Your heavenly Father knows all that you need. (Matthew 6:32)
We all know people who, though never giving voice to their feelings, are hurt when others fail to fulfill their needs: “But she should have known…!” Also, we know those who tend to decide what others need. I once had the privilege to read the personal journal of a Sister diagnosed as having terminal cancer. She was weighed down constantly by wanting to live up to her community’s expectations while struggling with her own real desires to heed her body’s messages and take care of its legitimate needs. She heard countless well-meant but confusing comments: “Take care of yourself,” “There’s nothing wrong with you; you look fine,” “You’ll be cured,” “Don’t make any decisions yet,” “You should be anointed again,” and so on. She scrutinized her motivations wondering if she were prone to self-pity. She tried to “look well” and became sicker in the process. Occasionally she visited others away from home where there was no monitoring of her needs and no expectations put on her shoulders. She relaxed and felt better even physically. It strikes me as curious that, though others accept us as we are, our families, communities and those who should have our best interests at heart tend to lay the heaviest expectations on us. It seems strange, too, that those living with us are so certain they know our needs, that they let us know what they are and seek to fulfill them, whether solicited or not. The desires God puts within our hearts are the surest guide we have for discerning our real needs but somehow we do not trust these intuitions. The remedies, of course, are honest communication and trust—commodities sorely needed in today’s world. We have to express our needs and, when necessary, ask for help instead of expecting others to read our minds. The contrary is true also. We need to trust that others know what they need instead of laying unreal expectations on us.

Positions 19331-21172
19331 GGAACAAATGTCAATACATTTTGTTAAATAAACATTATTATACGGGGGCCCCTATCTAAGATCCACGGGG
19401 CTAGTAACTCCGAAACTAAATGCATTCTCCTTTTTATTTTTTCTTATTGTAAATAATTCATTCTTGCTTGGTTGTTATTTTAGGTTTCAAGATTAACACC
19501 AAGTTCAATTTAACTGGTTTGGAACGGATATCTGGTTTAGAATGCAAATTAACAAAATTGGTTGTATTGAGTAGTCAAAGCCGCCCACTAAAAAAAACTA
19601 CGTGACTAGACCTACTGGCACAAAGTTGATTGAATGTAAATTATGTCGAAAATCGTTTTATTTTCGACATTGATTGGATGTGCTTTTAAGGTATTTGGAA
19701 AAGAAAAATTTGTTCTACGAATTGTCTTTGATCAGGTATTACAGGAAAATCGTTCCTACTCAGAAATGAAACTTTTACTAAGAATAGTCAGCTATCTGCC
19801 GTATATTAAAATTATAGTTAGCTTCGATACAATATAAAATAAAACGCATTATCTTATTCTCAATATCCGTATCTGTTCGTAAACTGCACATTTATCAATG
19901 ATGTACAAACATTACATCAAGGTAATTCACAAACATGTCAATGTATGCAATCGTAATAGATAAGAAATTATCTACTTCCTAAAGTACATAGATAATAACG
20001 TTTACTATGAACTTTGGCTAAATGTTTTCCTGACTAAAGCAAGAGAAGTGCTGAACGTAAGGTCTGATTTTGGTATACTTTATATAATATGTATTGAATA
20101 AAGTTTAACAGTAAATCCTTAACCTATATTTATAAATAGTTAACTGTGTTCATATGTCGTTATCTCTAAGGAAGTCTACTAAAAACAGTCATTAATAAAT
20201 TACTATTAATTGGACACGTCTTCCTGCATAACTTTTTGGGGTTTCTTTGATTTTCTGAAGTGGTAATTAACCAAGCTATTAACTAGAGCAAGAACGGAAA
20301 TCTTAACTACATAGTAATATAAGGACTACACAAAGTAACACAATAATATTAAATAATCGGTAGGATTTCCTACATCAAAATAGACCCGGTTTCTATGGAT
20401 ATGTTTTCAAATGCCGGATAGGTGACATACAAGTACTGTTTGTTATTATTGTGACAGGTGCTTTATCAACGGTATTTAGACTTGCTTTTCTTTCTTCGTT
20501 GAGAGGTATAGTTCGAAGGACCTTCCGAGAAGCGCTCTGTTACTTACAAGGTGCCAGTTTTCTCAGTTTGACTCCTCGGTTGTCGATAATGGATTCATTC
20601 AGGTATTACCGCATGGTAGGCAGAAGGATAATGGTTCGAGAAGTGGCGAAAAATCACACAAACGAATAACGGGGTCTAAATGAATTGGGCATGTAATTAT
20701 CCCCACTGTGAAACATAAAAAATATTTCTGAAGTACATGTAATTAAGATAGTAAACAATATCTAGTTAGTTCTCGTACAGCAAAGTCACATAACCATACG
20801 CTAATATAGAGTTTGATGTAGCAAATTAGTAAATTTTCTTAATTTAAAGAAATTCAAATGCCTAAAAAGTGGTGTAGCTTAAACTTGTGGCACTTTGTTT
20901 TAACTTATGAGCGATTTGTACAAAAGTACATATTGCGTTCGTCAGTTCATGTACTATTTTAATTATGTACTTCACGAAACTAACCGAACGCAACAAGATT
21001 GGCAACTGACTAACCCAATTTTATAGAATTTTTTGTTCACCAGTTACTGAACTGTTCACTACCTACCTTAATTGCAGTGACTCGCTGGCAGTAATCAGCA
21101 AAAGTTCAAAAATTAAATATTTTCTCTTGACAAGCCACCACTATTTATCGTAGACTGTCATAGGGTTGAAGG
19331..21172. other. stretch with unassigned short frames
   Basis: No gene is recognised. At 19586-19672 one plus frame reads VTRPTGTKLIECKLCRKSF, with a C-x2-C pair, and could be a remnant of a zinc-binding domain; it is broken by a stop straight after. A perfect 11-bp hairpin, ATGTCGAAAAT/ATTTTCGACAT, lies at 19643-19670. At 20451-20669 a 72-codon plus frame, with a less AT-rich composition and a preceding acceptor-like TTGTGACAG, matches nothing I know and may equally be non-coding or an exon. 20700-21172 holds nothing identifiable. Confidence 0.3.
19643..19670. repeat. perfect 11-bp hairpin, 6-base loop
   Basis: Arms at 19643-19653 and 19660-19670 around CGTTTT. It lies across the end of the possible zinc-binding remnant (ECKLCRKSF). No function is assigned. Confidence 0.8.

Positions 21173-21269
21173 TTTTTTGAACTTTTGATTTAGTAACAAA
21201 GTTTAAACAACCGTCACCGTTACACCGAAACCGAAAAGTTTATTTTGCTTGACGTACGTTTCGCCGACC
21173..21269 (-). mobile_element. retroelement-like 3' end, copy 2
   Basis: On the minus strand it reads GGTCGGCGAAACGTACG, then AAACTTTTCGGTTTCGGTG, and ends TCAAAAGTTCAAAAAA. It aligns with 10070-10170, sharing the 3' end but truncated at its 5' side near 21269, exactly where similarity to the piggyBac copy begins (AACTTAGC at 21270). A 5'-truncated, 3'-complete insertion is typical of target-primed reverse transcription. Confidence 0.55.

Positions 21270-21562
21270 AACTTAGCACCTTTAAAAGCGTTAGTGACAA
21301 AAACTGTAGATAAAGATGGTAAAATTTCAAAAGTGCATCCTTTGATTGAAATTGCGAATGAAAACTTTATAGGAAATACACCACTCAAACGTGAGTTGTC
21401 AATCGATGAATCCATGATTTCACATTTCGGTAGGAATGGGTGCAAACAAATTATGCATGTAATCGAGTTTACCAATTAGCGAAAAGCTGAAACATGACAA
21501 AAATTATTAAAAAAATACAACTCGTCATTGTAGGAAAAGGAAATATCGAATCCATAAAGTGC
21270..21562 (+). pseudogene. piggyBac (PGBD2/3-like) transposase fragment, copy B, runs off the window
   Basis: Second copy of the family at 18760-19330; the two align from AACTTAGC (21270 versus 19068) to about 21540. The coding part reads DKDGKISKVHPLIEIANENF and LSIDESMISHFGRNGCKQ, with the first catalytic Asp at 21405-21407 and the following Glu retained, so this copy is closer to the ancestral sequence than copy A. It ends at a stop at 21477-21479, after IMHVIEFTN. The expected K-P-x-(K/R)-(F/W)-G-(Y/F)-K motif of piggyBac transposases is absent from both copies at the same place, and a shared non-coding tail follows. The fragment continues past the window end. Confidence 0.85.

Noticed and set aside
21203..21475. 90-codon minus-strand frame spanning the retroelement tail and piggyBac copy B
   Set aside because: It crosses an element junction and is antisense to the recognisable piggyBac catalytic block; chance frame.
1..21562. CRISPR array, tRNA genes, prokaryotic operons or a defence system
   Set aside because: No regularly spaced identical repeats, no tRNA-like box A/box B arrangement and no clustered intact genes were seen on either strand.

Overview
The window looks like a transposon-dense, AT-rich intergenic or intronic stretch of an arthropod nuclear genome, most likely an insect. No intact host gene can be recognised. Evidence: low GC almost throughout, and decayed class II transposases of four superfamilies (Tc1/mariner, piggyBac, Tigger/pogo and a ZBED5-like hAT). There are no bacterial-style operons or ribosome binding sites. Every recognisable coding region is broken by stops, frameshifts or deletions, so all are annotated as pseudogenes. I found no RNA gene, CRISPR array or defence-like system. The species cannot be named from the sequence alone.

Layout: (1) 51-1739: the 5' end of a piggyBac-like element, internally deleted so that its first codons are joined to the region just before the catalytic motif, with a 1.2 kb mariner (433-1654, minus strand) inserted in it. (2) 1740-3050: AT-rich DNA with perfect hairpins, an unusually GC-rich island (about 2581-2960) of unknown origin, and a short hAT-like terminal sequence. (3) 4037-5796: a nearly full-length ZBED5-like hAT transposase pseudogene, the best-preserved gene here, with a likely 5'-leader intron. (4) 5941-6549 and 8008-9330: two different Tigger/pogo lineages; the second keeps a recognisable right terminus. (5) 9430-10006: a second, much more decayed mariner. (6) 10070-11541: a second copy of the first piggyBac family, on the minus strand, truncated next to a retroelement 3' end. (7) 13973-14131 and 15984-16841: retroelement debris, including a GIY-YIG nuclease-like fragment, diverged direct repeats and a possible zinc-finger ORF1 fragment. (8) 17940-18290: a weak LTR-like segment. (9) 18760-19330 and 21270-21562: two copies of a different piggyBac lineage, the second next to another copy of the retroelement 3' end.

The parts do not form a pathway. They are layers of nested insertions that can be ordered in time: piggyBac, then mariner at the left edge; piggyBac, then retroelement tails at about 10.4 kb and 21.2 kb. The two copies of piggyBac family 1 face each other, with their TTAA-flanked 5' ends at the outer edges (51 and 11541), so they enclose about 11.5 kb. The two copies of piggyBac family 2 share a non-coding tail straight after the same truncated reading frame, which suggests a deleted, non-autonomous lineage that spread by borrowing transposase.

Jesus, help us be transparent before You and others!
—Sister Mary E. Penrose
|Sister Mary E. Penrose is a Sister of St. Scholastica Monastery in Duluth, Minnesota. She edits readings for the liturgical Hours and writes reflections for the Community. And she is a tutor for the African Sisters attending The College of St. Scholastica. She was editor of a journal, Spirit & Life, for 18 years.|